BENGALS FROM BOTH ANGLES: Are 18 year old’s obligated to vote?


Dominique Munsie

Ben Zielinski not feeling obligated to vote

Students turning 18 this year had the special opportunity of voting during the 2022 midterm elections. While the continuously devolving state of the world and United States politics pressures youths into participating in the voting process, the question arises: should 18 year old’s be obligated to vote? 

The answer is absolutely not.

There are hundreds of factors involved in voting. Becoming knowledgeable on candidates as well as their policies grows increasingly difficult with biased news sources demanding their viewers to vote a certain way. 

Uneducated voting, then, has disastrous effects on elections, bringing high turnout to unsatisfactory candidates. Those nescient voters end up poisoning others with reactionary news outlets that provide questionable information.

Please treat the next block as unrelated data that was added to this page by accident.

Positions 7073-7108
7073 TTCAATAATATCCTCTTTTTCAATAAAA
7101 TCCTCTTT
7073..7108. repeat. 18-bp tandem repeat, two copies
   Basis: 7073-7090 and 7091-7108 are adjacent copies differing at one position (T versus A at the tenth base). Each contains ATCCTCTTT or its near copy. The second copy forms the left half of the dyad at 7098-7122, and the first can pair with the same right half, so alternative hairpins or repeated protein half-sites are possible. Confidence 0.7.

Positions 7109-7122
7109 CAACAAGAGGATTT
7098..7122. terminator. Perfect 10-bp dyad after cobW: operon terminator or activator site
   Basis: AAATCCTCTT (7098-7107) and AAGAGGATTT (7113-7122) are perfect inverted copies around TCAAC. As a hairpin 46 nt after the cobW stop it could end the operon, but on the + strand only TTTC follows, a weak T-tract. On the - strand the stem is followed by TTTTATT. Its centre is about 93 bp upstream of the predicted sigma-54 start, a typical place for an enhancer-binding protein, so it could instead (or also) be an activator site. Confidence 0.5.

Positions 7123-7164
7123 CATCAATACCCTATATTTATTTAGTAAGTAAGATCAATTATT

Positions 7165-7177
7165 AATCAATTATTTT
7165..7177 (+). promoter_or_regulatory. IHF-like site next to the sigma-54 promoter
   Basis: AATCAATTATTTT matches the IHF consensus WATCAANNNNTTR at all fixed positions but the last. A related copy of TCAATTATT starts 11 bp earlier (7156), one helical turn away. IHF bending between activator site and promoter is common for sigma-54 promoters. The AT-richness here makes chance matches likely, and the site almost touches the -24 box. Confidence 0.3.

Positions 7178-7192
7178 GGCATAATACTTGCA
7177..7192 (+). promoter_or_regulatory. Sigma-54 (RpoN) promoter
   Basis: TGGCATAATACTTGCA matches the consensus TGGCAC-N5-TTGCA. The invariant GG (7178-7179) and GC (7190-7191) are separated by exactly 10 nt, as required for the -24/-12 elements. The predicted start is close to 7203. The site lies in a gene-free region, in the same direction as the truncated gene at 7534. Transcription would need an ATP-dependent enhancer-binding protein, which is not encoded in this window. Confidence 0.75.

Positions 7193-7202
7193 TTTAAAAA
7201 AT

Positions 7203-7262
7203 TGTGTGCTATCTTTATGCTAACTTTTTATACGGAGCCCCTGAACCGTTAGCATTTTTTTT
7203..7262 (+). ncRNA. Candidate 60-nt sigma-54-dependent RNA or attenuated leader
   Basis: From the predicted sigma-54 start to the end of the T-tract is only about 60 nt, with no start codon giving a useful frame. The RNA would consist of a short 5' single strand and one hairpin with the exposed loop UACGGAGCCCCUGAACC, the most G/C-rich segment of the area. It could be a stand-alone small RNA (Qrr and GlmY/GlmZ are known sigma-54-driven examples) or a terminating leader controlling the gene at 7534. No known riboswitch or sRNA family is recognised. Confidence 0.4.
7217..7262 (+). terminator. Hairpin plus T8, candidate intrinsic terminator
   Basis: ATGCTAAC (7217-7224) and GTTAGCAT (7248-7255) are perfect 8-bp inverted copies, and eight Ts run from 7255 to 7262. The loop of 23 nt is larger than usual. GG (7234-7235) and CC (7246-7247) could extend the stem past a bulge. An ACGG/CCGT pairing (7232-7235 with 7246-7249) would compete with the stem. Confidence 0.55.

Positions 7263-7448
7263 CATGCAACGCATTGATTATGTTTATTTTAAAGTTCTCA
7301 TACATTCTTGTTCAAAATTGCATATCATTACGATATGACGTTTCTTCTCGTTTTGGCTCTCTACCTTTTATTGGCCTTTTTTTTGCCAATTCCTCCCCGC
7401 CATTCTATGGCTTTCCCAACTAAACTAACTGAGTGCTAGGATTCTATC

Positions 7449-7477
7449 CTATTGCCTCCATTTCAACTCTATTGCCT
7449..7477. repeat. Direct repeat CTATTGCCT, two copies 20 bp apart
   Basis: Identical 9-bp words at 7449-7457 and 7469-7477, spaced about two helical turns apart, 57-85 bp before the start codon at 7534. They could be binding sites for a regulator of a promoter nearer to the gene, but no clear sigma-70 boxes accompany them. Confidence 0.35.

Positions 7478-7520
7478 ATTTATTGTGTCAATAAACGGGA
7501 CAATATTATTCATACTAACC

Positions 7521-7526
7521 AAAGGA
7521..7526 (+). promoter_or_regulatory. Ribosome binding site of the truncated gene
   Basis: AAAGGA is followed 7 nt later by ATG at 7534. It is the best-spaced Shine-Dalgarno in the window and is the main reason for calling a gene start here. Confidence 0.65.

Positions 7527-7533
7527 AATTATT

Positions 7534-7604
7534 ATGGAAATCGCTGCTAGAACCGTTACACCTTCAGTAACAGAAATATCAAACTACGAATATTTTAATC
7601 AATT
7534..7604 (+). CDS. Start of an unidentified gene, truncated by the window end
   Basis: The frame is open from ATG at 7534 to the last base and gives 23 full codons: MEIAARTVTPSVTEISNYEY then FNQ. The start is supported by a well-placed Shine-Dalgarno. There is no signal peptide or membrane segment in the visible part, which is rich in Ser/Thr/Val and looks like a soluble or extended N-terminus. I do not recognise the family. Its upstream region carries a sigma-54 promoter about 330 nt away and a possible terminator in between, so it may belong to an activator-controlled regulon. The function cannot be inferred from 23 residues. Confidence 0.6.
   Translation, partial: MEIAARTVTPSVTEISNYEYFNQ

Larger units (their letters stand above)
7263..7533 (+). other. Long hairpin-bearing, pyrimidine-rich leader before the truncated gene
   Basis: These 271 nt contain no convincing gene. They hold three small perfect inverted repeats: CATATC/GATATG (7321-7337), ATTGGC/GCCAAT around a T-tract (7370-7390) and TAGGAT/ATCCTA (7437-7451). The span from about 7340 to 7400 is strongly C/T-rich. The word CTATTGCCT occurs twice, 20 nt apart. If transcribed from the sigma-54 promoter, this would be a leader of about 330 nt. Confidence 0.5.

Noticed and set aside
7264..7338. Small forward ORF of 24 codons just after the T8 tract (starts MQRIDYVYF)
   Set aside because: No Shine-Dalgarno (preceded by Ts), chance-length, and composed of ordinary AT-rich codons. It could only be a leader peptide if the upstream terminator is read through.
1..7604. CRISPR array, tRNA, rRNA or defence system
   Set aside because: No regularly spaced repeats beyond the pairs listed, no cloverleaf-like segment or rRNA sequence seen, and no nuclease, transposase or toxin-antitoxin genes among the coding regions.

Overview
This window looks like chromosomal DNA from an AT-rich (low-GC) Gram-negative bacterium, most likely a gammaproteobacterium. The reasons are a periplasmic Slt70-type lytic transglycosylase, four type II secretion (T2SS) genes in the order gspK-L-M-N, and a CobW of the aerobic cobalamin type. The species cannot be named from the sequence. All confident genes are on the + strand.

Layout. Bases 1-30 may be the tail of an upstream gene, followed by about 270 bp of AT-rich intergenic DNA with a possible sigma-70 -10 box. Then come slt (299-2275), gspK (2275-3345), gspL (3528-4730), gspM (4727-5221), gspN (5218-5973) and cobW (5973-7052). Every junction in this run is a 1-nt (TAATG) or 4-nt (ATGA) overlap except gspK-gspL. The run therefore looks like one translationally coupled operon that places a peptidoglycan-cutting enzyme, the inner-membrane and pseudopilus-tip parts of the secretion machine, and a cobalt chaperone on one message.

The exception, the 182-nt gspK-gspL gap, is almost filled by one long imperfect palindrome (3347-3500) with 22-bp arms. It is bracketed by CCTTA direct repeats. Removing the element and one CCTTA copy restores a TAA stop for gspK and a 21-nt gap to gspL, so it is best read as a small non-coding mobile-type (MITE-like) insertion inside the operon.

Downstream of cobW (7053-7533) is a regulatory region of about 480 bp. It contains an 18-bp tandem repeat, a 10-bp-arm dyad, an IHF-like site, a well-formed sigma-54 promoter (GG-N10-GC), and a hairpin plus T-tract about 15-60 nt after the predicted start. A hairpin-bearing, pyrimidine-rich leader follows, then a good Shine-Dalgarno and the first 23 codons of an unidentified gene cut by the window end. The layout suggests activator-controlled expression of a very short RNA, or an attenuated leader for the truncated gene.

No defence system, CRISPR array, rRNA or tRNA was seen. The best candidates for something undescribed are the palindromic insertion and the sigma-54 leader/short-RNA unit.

Finding the right sources to study upcoming elections is hard enough, and as a senior, balancing AP classes, band or choir concerts, sports events and clubs, and work while worst of all: preparing for college–all should take priority. Time is money after all, and many students just do not have it.

There is also much more than studying the candidates when it comes to voting. Understanding the inner workings and mechanisms of the United States government is another essential part to voting.

A 5 on the AP government exam does not necessarily equate to staunch understandings of complex social issues plaguing the country. The current climate of politics is a raging storm of confusion and hate, and choosing to stay uninvolved is OK.

Many seniors are still coming to grasp their own youths, from building their future careers to simply developing a music taste. Senior year gives students a final glimpse at the salad days before plunging headfirst into adulthood. 

So is this a preach against voting? No, not at all. If my peers are comfortable shaping the future with their vote, then I encourage them: go vote. 

But while voting can be a privilege, it can also be a burden to those who already have enough stacked on their plate. There is a lot more to voting than checking a box; and there is certainly a lot more to worry about in high school than voting.